ASSUMPTION CHURCH (MCEWAN CAMPUS) 711 MCEWAN, WINDSOR, ONTARIO (PLEASE CARPOOL SINCE PARKING IS LIMITED)

Tel. 519-973-7033 press ‘0’ or by e-mail cbertrand@assumptionu.ca

SUNDAY, JANUARY 11, 2015 AT 2:00 P.M.

PUBLIC & FREE PRESENTATION WITH RECEPTION TO FOLLOW.  THIS PRESENTATION WILL BE FILMED FOR REBROADCAST ON SALT AND LIGHT CATHOLIC TELEVISION NETWORK.

Free and Public lecture by Dr. King “The Sacredness and Dignity of the Human Person: Inter-Religious and Inter-Worldview Perspectives” November 27, 2014 at 4:30 p.m.

Assumption University Centre for Religion and Culture

Presents

DR. NORMAN KING, The Stephen Jarislowsky Chair in Religion and Conflict

 

“THE SACREDNESS AND DIGNITY OF THE HUMAN PERSON: INTER-RELIGIOUS AND INTER-WORLDVIEW PERSPECTIVES”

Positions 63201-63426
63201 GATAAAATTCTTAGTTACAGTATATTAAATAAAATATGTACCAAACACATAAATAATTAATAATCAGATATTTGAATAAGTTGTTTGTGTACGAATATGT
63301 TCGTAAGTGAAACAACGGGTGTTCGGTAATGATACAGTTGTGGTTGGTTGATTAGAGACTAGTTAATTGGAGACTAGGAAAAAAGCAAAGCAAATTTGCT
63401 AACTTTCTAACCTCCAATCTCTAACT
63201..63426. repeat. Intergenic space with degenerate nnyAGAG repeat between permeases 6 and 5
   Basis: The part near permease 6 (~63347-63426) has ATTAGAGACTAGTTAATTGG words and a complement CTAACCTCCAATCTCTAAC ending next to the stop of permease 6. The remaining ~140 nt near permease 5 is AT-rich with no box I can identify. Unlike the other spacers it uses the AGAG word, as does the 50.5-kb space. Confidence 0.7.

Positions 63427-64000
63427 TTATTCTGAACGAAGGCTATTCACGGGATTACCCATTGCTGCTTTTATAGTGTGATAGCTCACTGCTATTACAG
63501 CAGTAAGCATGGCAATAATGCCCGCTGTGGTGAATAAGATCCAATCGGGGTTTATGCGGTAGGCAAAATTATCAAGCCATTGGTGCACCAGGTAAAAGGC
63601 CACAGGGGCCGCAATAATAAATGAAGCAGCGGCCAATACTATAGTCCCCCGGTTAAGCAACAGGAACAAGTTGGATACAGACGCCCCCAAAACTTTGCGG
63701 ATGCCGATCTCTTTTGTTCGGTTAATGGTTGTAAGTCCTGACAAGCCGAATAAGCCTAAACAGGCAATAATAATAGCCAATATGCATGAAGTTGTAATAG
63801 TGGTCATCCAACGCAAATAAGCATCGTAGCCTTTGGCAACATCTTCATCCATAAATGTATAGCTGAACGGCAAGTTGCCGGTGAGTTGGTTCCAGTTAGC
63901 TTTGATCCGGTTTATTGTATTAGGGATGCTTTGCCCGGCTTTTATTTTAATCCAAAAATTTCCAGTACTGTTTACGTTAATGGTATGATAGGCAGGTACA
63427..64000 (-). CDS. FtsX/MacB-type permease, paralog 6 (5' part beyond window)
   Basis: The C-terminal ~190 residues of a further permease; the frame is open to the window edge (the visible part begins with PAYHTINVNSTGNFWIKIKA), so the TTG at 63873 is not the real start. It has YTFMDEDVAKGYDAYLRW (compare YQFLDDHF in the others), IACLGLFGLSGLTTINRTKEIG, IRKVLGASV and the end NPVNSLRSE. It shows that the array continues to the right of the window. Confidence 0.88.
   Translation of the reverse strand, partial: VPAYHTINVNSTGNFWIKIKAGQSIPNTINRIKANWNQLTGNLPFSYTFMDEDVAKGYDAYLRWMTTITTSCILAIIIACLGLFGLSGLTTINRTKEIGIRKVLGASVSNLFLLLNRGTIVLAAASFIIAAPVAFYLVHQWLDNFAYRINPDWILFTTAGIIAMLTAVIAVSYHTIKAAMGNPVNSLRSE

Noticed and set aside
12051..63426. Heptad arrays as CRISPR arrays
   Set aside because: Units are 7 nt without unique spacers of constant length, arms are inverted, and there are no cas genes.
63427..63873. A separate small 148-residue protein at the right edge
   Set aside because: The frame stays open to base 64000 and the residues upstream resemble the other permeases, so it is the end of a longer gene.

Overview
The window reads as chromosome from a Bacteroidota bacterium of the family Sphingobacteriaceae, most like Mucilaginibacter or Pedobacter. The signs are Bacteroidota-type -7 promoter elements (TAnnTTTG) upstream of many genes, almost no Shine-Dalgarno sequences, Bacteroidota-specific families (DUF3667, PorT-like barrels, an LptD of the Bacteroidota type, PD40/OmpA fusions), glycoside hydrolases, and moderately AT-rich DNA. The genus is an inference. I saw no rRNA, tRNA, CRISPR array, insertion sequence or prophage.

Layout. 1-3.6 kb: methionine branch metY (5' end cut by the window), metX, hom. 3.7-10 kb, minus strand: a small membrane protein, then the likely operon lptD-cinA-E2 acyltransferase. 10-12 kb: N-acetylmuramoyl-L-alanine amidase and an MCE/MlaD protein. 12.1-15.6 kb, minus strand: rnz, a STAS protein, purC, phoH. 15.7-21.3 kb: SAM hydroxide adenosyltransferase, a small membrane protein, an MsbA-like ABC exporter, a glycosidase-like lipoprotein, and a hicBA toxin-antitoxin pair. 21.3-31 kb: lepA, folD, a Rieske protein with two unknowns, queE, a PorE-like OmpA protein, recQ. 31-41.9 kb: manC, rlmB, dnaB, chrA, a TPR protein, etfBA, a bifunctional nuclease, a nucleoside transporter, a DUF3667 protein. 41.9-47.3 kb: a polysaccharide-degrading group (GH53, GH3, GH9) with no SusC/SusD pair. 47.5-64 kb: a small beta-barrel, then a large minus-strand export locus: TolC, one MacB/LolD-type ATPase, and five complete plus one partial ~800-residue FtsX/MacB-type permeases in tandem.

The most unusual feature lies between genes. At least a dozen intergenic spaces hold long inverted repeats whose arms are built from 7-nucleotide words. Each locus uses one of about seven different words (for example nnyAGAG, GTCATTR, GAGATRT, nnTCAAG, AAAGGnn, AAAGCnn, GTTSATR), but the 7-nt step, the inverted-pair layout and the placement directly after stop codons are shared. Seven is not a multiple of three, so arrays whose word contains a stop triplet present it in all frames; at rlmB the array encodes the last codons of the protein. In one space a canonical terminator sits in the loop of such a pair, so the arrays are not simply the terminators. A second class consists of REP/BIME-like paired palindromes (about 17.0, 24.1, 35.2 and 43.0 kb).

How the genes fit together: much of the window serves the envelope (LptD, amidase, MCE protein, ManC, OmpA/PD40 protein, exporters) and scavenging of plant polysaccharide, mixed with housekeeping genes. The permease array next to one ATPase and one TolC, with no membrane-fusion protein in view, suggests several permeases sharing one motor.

Norm KingOne of the challenges today is to find a vision of life that illumines and sustains the struggle to fashion a world in which personal integrity, human friendship, and social justice, are honoured and fostered. One possible foundation lies in the conviction of the worth, value, or sacredness of the human person, and, indeed, of all life and being. This notion is one that can be shared both by those who adhere to a religious tradition, and also by people of diverse backgrounds and convictions. These themes will be explored in this presentation.

 

THURSDAY, NOVEMBER 27, 2014 AT 4:30 P.M.

 

HOFFMAN AUDITORIUM, IONA COLLEGE, 208 Sunset Avenue, Windsor, Ontario

Tel. 519-973-7033 press ‘0’ or cbertrand@assumptionu.ca

Everyone welcome – no admission charge.  Discussion and Refreshments to follow.

Sponsored by the Centre for Religion and Culture Assumption University

 

Free and public lecture by Fr. Rosica “What is the Gospel of the Family?” November 23, 2014 at 2:00 p.m.

Assumption University’s Christian Culture Series

is pleased to announce

Fr. Thomas Rosica, C.S.B.

President and Vice Chancellor, Assumption University
CEO, Salt and Light Catholic Media Foundation
English language Vatican spokesperson for the Synod on the Family